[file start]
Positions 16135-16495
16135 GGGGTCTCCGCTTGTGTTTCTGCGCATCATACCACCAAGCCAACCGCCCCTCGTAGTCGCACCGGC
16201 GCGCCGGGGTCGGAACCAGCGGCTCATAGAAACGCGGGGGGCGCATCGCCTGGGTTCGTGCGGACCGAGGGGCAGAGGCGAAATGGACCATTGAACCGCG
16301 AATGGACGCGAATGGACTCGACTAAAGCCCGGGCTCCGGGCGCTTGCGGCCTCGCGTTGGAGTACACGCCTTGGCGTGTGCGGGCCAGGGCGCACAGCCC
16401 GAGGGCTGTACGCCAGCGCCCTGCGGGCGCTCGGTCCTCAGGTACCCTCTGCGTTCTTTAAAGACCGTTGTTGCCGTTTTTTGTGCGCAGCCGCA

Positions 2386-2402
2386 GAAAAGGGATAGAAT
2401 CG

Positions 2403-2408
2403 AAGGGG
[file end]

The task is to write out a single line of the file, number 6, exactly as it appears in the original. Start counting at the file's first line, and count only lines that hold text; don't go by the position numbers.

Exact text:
Positions 2386-2402